Cutting a Fine Figure

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By
Natalie Voss


Thoroughbred Figure Skating Club lacing up for their annual holiday spectacular

Thoroughbred Figure Skating Club at the Lexington Ice Center. PHOTO BY SARAH JANE SANDERS

Along with the sugarplums that are certainly dancing in your head with the arrival of cold weather and the holidays, it’s now the season for ice skating.

Lexington’s Thoroughbred Figure Skating Club is preparing for its annual Christmas show, titled “Holiday Classics on Ice,” at 1 p.m. Dec. 16 in the Lexington Ice Center.

Unlike previous years, which have centered around “The Nutcracker,” this year’s show will be more of a variety hour style, featuring familiar Christmas carols, according to club president Lynne Daviet.

Performers in the show are at various levels of the Lexington Ice Center’s Learn to Skate program, which is a standardized program that builds students’ skill sets. Some of them are competitive skaters, and others are recreational members of the club for whom this is their only opportunity to prepare and perform a program all year.

Although figure skating coach Ashley Pekrul says there’s a significant difference in polish from the professional athletes you might see skating on television, the audience should expect the rest to look similar. There will be jumps, although they will be doubles, rather than the triple-rotation movements you see in the Olympics. There will also be spins and ice dance footwork.

“To the untrained eye, you can’t really tell [the difference],” Pekrul said. “A lot of the spins are comparable to what you see on television. There will be a lot of spirals (in which skaters glide on one foot with the other leg stretched out behind or in front of them), big long extensions. Generally what’s showy about the skaters on television are the split jumps (in which the skater leaps into a mid-air split, touching the toes of their skates), and our skaters can do those.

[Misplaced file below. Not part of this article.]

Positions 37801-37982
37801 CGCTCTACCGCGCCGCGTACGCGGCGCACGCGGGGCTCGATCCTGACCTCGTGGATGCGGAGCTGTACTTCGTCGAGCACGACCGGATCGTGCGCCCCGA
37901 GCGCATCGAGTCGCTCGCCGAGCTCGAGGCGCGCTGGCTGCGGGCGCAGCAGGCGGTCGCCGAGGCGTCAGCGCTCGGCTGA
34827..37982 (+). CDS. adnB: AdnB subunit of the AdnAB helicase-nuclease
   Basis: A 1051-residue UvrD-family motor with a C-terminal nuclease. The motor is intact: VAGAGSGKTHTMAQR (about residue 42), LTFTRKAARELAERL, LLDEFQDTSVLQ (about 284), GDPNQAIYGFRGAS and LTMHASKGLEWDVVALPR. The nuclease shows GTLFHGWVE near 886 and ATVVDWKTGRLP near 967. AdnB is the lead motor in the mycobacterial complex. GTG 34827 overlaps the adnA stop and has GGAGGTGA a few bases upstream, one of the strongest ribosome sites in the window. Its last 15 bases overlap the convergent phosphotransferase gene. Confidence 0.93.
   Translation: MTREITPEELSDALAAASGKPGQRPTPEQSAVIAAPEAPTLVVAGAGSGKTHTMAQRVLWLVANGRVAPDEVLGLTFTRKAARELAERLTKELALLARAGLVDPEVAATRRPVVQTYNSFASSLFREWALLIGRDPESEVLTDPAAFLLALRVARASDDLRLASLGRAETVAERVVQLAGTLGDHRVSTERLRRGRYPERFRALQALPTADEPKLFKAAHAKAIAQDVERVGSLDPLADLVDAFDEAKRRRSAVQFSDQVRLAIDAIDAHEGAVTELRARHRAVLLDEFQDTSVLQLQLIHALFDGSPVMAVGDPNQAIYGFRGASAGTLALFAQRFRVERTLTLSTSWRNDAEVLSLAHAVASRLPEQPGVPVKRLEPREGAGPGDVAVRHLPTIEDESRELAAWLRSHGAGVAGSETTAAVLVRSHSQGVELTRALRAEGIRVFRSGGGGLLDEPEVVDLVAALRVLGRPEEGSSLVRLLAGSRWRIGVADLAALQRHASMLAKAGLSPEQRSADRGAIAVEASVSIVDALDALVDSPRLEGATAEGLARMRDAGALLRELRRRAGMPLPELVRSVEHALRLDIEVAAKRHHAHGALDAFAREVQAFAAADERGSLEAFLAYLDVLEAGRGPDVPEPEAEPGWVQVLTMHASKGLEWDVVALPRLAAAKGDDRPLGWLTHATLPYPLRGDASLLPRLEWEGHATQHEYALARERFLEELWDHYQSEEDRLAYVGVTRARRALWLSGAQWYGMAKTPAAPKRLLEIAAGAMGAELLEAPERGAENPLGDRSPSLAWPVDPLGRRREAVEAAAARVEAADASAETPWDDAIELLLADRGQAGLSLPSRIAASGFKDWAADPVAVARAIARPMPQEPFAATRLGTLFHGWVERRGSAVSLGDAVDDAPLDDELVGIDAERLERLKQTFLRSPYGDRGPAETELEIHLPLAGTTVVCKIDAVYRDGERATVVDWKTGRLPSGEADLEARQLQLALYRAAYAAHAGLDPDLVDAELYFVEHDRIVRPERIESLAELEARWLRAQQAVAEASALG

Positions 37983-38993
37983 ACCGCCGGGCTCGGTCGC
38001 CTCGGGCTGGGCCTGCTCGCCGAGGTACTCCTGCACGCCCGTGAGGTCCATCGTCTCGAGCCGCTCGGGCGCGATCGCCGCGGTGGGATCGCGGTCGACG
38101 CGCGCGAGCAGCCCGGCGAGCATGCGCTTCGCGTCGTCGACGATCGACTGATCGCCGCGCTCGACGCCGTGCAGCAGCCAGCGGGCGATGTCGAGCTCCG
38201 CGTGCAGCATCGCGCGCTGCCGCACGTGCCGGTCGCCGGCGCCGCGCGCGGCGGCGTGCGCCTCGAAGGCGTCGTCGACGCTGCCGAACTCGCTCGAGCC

“The only thing that makes our skaters different from the skaters on television, the only visible difference, is that they’re not going to look as composed, that kind of ‘I’ve been doing this for a long time,’ because they haven’t been.”

To prepare for the show, skaters will practice for three days a week for five weeks to learn their choreography. Some larger group numbers will start practice off the ice to work out how they will need to travel around each other, especially younger children. The goal of the show is to exhibit the skills skaters have already mastered for competition, and to give non-competitive skaters a chance to perform a musical program.

Costumes and scenery have been designed or purchased by the club over the years, and are modified by club members or parents as needed. In past years, the show has been more of an acting production and has included large pieces of scenery on the ice, but this year the club decided to focus more on the skating.


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